Thursday, 5 December 2013

Grow your own popcorn

We enjoy the occasional snack of popcorn, drizzled with honey, a healthy snack being low in calories, high in fibre, iron and protein. Popcorn is also rich in vitamins B and E, magnesium, thiamine, riboflavin and phosphorous. So why not try growing our own next Spring. We have prepared a bed by adding well rotted manure and which will rot down over winter. 

Popcorn is made from a variety of corn whose kernels contain air pockets. When the dried kernels are heated these air pockets expand and the seed pop open. You can expect to get about a kilogram of popcorn from each plant so a small block of 6-8 plants is plenty, as a third of a cup produces an ample serving.

Popcorn is grown in the same way as sweetcorn. It needs a position in full sun and a well draining soil. If you are growing other varieties of sweetcorn then allow at least a month between sowing's because they cross pollinate. We will sow our popcorn in early March, germination takes about 10-12 days and popcorn matures in about 4 months. Sow 2 seeds at 3 cm deep and  space the 35 cm apart in blocks to assist wind pollination. 

When seedlings have developed their second set of leaves thin to leave the strongest plant. When the plants reach 50 cm earth up around their base to about 15 cm to encourage root formation and to provide support against wind damage. Popcorn requires regular watering until the cobs mature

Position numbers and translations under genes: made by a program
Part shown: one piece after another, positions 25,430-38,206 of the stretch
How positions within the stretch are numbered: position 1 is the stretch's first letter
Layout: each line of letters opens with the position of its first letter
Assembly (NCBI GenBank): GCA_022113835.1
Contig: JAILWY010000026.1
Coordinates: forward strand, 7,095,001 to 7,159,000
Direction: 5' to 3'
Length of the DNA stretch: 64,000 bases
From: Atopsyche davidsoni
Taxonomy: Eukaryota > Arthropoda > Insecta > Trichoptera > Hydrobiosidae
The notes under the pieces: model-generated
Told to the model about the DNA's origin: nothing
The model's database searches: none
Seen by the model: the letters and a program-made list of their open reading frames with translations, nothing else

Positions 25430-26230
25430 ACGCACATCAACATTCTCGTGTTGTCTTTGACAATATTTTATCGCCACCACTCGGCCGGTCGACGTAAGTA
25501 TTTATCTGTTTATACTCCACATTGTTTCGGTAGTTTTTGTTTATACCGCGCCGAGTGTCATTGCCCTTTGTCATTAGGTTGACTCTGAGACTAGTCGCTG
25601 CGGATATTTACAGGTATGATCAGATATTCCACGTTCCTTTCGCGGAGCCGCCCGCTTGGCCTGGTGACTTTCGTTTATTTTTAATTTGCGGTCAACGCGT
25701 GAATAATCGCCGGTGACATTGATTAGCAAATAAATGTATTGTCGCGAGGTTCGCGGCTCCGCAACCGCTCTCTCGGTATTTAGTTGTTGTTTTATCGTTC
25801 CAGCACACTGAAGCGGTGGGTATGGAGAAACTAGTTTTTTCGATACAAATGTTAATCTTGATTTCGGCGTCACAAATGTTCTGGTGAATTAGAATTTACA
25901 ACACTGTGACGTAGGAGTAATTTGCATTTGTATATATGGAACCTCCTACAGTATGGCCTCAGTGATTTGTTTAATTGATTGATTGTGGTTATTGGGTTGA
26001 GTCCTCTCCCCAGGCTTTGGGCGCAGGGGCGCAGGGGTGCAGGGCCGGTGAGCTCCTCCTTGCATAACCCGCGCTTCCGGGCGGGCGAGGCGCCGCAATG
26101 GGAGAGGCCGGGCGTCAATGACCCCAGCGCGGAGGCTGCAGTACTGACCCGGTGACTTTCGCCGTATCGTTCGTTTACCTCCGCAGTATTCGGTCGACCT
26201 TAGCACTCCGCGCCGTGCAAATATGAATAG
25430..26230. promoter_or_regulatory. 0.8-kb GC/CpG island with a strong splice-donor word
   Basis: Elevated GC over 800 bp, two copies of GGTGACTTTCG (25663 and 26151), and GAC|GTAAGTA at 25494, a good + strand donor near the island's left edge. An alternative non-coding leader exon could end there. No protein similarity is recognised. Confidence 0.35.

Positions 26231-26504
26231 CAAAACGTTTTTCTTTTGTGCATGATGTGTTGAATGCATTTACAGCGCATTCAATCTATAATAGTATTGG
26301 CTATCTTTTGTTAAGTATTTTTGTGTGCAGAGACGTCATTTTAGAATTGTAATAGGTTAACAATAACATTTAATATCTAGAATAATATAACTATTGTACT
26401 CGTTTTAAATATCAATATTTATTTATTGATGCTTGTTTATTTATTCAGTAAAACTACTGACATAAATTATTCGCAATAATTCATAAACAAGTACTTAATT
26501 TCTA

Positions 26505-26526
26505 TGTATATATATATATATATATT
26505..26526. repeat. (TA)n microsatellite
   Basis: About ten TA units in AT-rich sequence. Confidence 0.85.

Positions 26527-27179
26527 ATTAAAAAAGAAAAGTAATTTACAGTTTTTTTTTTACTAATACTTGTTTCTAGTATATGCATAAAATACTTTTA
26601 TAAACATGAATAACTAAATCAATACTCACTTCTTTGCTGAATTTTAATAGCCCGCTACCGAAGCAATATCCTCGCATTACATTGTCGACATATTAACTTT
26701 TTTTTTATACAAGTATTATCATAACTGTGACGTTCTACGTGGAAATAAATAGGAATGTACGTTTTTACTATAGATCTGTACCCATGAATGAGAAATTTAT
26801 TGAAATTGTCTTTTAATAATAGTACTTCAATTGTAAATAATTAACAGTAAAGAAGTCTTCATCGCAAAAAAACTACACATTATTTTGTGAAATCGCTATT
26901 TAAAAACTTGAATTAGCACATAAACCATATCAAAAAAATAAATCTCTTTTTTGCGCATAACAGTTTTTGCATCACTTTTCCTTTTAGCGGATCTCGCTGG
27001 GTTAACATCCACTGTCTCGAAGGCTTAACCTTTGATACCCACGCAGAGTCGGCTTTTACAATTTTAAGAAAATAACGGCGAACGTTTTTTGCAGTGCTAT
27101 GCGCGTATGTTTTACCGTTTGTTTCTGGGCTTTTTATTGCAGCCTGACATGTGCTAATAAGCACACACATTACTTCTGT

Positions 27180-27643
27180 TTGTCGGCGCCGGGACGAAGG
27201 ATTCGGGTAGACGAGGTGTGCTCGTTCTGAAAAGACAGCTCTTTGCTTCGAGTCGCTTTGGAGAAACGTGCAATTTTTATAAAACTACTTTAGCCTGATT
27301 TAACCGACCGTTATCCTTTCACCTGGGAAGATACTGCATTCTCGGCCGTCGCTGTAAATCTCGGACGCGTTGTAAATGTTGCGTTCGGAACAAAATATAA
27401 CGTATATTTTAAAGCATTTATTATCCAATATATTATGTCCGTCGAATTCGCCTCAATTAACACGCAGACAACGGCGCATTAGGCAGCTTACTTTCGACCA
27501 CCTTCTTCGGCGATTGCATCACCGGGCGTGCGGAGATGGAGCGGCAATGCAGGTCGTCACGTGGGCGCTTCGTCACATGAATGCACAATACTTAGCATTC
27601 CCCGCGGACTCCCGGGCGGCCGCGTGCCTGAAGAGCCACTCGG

Popcorn cobs remain on their plants until fully mature but as soon as their tassels start to turn brown it's best to net them to discourage hungry birds. The husks can be left on the plants until they are completely dried by the sun. Apparently you know when they are dry enough when it becomes difficult to twist a cob with a hand on each end. 

Once completely dried the kernels can be removed by rubbing two cobs together over a large bowl. Discard any kernels which are broken or dis-coloured. 

The kernels should be placed in a plastic container and frozen for two days to kill any bugs that may be in the seeds. After freezing the popcorn will keep for several years if kept sealed in a jar in a dark cool area. Cook as required and sow some saved seed every year to replenish your stocks.

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